Few words in the English dictionary can evoke such an emotional response like the word fear. It is, after all, one of the primary motivators in humans. We are naturally inclined to defend ourselves, to impose limitations upon our bodies and minds, and to avoid risks. These responses are unavoidable in humans, which is why I believe we place such reverence on those who are fearless. Individuals who can push aside their innate feelings and go on to inspire, lead, and create change are those who characterize fearlessness.
What is natural in humans is natural in society. After all, society is simply any number of individuals grouping together for their shared interests. Especially so in a democracy like ours, where society’s collective opinions and decisions are expressed through voting. However, just as we can campaign and vote on progress, change, tradition, and freedom, we can also campaign and vote out of fear.
It is time to overcome this trend. As a society, our concerns manifest themselves and fester into dangerous ideas and policies that reinforce those same fears. Looking at this election and some of the rhetoric brought forth by both sides, it is easy to see the culmination of fear and how it turns into misguided policy.
As Americans, we love freedom. I believe it forms an integral part of our cultural character, whether we know it or not. Our nation was built on conquering our fears and exploring new frontiers. When our forefathers acted in rebellion, they knew that they faced certain death should they lose. When young men stormed the beaches of Normandy to fight tyranny, they knew they could very well never come back. When men and women of every color and creed marched on Washington in the 1960’s to demand their civil rights, they knew they could be beaten, imprisoned, or killed. When we launched a man to the moon in the harsh vacuum of space, we didn’t do it because it was easy. Instead, as President Kennedy put it, we did it because it was hard, and it served to challenge us.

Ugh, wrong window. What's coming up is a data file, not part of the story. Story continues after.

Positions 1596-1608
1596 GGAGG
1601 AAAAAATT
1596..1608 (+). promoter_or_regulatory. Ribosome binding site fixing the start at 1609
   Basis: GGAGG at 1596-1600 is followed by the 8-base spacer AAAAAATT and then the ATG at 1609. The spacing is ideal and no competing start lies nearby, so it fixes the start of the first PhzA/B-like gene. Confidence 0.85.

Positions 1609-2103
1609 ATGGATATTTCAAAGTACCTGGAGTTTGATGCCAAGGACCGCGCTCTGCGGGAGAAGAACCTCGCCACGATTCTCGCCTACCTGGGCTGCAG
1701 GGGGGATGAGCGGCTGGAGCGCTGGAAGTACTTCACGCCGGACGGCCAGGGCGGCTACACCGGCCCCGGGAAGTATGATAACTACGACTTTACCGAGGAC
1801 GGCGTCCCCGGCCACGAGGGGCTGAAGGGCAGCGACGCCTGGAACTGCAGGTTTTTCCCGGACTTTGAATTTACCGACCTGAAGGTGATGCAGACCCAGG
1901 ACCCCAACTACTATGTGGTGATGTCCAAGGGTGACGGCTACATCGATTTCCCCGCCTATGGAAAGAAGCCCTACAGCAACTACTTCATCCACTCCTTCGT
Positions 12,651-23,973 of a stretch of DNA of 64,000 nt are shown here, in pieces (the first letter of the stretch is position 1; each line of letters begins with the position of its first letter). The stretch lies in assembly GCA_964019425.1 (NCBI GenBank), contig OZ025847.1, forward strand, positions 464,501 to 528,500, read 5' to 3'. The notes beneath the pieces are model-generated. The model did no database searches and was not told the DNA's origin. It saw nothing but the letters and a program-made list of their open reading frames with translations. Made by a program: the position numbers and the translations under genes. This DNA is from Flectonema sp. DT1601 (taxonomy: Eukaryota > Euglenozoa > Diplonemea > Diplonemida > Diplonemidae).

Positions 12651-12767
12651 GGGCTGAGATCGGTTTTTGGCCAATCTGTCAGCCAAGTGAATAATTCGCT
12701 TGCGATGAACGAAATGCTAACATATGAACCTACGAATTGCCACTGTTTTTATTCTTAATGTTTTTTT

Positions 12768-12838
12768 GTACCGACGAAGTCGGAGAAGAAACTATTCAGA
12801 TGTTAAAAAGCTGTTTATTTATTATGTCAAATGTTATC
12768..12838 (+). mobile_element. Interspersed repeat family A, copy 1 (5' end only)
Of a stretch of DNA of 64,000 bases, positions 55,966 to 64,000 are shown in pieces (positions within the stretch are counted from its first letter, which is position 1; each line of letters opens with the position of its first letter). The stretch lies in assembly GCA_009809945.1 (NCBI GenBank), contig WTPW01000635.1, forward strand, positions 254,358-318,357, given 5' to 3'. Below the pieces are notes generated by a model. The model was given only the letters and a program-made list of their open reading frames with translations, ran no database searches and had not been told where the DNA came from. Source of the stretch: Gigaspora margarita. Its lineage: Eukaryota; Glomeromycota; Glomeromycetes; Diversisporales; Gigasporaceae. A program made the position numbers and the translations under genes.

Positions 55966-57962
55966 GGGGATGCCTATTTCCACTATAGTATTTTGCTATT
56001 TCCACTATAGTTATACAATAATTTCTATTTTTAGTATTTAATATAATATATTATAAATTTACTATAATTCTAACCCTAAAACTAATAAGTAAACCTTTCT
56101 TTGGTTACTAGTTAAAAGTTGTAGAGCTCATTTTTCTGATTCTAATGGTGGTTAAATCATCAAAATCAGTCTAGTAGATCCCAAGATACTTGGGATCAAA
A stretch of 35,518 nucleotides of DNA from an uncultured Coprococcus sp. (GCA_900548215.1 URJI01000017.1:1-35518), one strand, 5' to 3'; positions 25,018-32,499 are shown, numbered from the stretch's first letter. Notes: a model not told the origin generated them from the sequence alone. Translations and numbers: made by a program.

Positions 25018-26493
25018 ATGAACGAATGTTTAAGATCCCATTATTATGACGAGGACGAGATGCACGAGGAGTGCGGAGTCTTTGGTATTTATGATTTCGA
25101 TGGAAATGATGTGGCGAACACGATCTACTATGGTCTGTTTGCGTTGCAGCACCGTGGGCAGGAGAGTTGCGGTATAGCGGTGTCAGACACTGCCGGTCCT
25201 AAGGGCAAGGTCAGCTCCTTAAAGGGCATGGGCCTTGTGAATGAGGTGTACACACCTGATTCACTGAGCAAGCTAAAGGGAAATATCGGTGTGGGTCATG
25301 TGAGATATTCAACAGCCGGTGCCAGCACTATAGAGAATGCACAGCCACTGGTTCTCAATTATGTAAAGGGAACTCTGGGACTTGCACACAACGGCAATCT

While the list of American virtues is too long to put into words, these instances showed that Americans, no matter their background, ultimately want freedom for themselves and their fellow man. Americans want to achieve great things and push society towards progress. It is our natural state, but it only came from overcoming our fears.
When we tune into the news, it is easy to become engrossed by the injustice that pervades our world. It can at times seem that good news comes few and far between the bad news. Fear is only further exacerbated by a panel of talking heads offering unfounded speculation and ratcheting public fears in the name of ratings. Politicians and public officials drum up rhetoric about our decline as a nation, a degradation of our standing in the world, and a diminished scope of opportunity for working Americans. When the world experiences another tragedy or is confronted with a man-made or natural crisis, it is a measure of that society in how it deals with that problem.
It is natural to feel sympathy, to question, to become angry, and to become afraid in the face of everything we are up against. Conversely, it also easy to capitalize and exploit those feelings for personal gain through the politics of fear and personification of demagoguery. When we go to the polls this November, as a nation, we must weigh the heavy decision that is being presented. We must reject the politics of despair and degradation and push for progress. The uncommon character of our forefathers is what made them understand, yet still set aside, their fears in the process of creating a nation while staring down the barrel of a gun.
Through overcoming our fears and confronting them, we as individuals become stronger. In conquering those fears we also become liberated. Regardless of that fear’s rationality or irrationality, it hangs over our head as a dark cloud obstructing our view and blocking our path.
To be without fear is to be free. Ultimately, we must look to history and remember that we, as Americans, are not descended from fearful men.
-Nicholas Montalbano, Senior